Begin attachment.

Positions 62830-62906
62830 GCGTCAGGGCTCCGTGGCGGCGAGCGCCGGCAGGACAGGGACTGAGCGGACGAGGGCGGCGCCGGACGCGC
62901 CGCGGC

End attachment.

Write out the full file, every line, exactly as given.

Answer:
Positions 62830-62906
62830 GCGTCAGGGCTCCGTGGCGGCGAGCGCCGGCAGGACAGGGACTGAGCGGACGAGGGCGGCGCCGGACGCGC
62901 CGCGGC